What I will assert is that the quality of film as opposed to digital imagery is entirely subjective. There is no definitive answer to the question of which is the "better".

 

That then leaves only non-qualitative issues to be considered, such as cost. That issue, in turn depends on what cost elements are taken into account.

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What I will assert is that the quality of film as opposed to digital imagery is entirely subjective. There is no definitive answer to the question of which is the "better".

 

Okay then Robert, if you had the choice and the budget was identical to shoot a RED or 35mm...which would you choose?

 

The defense rests...

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Okay then Robert, if you had the choice and the budget was identical to shoot a RED or 35mm...which would you choose?

 

The defense rests...

 

Matthew ... you seem to have forgotten ... I ask the questions! I do not provide the answers.

 

That having been said, I would expect any cost benefit analysis to deal with all aspects of cost and not least, labour, equipment, processing and the long term security of imagery.

 

By the way ... the defence is not able to "rest" without first having presented a case. LOL

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By the way ... the defence is not able to "rest" without first having presented a case. LOL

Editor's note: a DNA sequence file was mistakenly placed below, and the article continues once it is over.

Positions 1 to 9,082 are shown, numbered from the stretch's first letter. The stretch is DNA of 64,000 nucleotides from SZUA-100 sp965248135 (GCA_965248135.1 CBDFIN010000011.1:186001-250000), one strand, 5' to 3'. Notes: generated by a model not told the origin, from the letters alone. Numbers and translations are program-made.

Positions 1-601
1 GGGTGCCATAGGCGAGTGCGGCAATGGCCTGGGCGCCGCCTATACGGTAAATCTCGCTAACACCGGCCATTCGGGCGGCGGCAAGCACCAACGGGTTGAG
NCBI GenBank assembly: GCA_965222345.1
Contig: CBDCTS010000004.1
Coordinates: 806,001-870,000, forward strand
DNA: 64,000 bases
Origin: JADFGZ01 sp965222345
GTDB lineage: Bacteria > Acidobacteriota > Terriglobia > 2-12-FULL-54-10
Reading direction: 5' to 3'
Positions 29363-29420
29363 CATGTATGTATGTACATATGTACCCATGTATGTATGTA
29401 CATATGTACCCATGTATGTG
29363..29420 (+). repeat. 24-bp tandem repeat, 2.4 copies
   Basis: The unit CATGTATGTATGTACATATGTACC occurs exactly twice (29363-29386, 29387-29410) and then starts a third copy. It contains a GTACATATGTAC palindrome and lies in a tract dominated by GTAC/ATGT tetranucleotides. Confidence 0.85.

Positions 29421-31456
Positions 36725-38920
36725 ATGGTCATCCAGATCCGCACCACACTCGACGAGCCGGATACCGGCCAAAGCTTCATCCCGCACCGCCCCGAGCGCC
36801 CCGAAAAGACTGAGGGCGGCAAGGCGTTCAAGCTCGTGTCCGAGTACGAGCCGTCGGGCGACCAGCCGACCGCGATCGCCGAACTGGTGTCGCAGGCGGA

My "case" was the point that I have yet to meet someone (who isnt on a Jarred Land hosted website, that is) who would choose to shoot RED or any other digital cinema camera over 35mm if they had the choice. And you failed to answer the question of which you would choose if it were up to you so it seemed as though 35mm would be your choice as well. B)

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My "case" was the point that I have yet to meet someone (who isnt on a Jarred Land hosted website, that is) who would choose to shoot RED or any other digital cinema camera over 35mm if they had the choice. And you failed to answer the question of which you would choose if it were up to you so it seemed as though 35mm would be your choice as well. B)

 

I can accept that for "instant" requirement such as news gathering, digital imagery has a place and indeed has marked advantages over film, but I am far from convinced that that it is as "low cost" as some would have us believe. Unlike with film imagery, the constant changes in format and with them the need to use the latest technology, as the latest camera systems are introduced, in order to be with the "in crowd" just never seems to be reflected upon by those who advocate digital as the lower cost approach. As for the long term security of the imagery, it is interesting to note that that also never seems to be costed in by those who advocate digital, and yet the industry standard seems to be based on the long term recording of the digital image in the form of black and white film, which seems, at least to me, to be something of an acceptance that all is not so well in the digital world, and certainly not so low cost from the material, processing or space perspectives.

 

As for digital in the "film world" - that is to say the world of the cinema - it fascinates me that those who advocate the digital form seem constantly to seek the "quality of film"...which, interestingly, is how this thread opened. However I cannot think of one occasion when the cinema going public has been consulted on whether they wanted digital projection as opposed to film projection with the increased costs of admission which seem to be a concomitant of digital projection.